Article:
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Pinguicula cyclosecta Casper (1963)

Based on herbarium specimen that were collected in 1948 in the mountain range Sierra Madre Orriental in the southeastern part of the Mexican state of Nuevo León, the German botanist S. Jost Casper described  in 1963 a new species that he named Pinguicula cyclosecta. The epithet "cyclosecta" refers to the circular outline of the corolla lobes. In the mean time additional locations of P. cyclosecta have been found in the Sierra Madre Oriental in  the states of Nuevo León and Tamaulipas as well as in the Sierra de San Carlos, an isolated mountain range in the state of Tamaulipas. Plants grow on vertical calcareous cliffs in pine-oak forests at elevations between 950 and 2200 m.

P. alpina inhabits regions of the Northern hemisphere. It can be found in subarctic and arctic areas from Scandinavia over Siberia into Northern Kamchatka Peninsula, where plants grow from sea level up to 1100 m above sea level. It inhabits also mountainous areas in Europe (Alps, Pyrenees, Carpathians) and in Asia (Himalayas, mountain range of Northern China and Mongolia). In the Himalayas specimen have been found at altitudes of 4100 m a.s.l. Recently P. alpina was also found in the arctic archipelago of Svalbard.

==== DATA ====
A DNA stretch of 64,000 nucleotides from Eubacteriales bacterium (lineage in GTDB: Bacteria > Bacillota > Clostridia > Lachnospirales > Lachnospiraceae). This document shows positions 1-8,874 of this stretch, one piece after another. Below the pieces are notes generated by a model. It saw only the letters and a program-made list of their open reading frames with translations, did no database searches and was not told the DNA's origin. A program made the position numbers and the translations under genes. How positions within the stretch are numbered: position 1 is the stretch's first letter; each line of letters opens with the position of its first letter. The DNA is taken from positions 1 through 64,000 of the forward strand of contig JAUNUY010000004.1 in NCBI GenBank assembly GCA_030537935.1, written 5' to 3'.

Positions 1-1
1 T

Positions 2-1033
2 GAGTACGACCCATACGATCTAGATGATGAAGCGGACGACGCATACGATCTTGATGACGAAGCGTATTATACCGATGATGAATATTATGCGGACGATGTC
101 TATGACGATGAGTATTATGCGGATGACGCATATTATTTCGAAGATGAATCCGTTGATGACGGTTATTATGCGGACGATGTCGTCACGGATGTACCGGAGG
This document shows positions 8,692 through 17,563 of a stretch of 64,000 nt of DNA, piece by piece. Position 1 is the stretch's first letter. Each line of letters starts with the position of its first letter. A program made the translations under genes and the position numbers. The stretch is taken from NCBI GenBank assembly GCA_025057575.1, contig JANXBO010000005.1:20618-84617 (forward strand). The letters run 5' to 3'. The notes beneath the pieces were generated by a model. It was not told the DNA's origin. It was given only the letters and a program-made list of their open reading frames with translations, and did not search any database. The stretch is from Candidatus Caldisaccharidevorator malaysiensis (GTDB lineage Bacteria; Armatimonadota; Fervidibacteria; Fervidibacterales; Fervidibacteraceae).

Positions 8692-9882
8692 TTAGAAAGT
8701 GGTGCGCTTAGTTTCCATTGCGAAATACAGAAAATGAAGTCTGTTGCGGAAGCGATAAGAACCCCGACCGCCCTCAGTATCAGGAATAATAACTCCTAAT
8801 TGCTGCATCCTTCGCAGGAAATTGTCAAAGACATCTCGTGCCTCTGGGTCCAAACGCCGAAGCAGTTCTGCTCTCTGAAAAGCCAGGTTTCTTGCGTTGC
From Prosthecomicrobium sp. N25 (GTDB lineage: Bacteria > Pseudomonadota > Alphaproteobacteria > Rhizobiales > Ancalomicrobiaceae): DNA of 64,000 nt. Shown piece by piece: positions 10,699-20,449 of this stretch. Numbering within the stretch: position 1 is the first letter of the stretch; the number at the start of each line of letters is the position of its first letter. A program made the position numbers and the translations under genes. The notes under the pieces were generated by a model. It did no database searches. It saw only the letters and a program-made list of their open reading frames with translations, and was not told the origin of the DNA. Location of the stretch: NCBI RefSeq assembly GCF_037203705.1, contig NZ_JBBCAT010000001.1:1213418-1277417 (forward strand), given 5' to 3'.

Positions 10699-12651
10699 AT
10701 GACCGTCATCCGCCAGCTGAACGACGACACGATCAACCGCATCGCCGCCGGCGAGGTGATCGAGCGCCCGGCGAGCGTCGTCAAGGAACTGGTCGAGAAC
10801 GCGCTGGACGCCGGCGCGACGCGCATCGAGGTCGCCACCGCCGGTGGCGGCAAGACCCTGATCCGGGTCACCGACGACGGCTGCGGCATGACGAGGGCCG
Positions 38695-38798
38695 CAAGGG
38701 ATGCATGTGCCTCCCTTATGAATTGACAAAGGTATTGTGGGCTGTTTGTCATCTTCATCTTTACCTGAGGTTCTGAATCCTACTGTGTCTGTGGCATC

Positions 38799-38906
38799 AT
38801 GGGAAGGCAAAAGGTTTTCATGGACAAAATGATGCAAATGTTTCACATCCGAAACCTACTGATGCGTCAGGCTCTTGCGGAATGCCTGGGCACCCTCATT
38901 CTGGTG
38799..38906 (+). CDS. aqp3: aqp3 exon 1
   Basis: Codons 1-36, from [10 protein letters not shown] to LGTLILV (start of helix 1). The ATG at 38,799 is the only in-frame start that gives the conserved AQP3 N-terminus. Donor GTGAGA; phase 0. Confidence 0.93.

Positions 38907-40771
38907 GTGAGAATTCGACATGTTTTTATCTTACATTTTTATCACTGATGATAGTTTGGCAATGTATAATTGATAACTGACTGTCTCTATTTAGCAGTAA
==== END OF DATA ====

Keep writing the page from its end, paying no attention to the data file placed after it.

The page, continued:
P. alpina belongs to the temperate heterophyllous growth type. During the cold winter months the plants overwinter as hibernaculum. Often already in early autumn the hibernaculum is formed. In contrast to the other temperate species the yellow-white, fleshy, up to 5 cm long roots do not die over winter. In springtime (depending on the altitude plants are growing) first summer leaves are formed. The summer rosette forms only one set of summer leaves. The summer rosette consists of 5-8 elliptic-oblong to lanceolate-oblong leaves,  that are 2,5 to 4,5 cm (sometimes 6 cm) long and having a pointed to obtuse tip. While at shady locations the margin of the leaves is only moderately involute, at more sunny locations the margin is strongly involute with the margins almost touching. Leaf colour of the upper surface varies between green and rarely red-brown), the lower side of the leaves show an intense brown-red coloration when exposed to direct sunlight. The upper surface is densely covered with glandular hairs.

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A continuous cultivation of P. alpina under central European lowland conditions is only possible outside, as in greenhouses, that are heated to stay frost free over winter, there is a risk that plants start producing summer leaves already in winter when temperatures raise significantly during sunny conditions. Only specimen originated from low altitude populations of Central Europe (about 400-600 m above sea level) that are adapted to more warmer growing conditions seem to tolerate conditions of winter temperatures that do not get lower than 5 °C during night. It is also important to prevent any root disturbances e.g. caused by fungus infection or insects feeding on the roots during dormancy, as then plants often die. Cultivation of plants in organic soil, in mosses or in a coarse limestone-peat mix has shown good results. Also the use of pure vermiculite as substrate is possible. The roots should be watered from above from time to time with water rich in oxygen. As P. alpina does not form daughter buds, the only natural way of propagation is by seeds.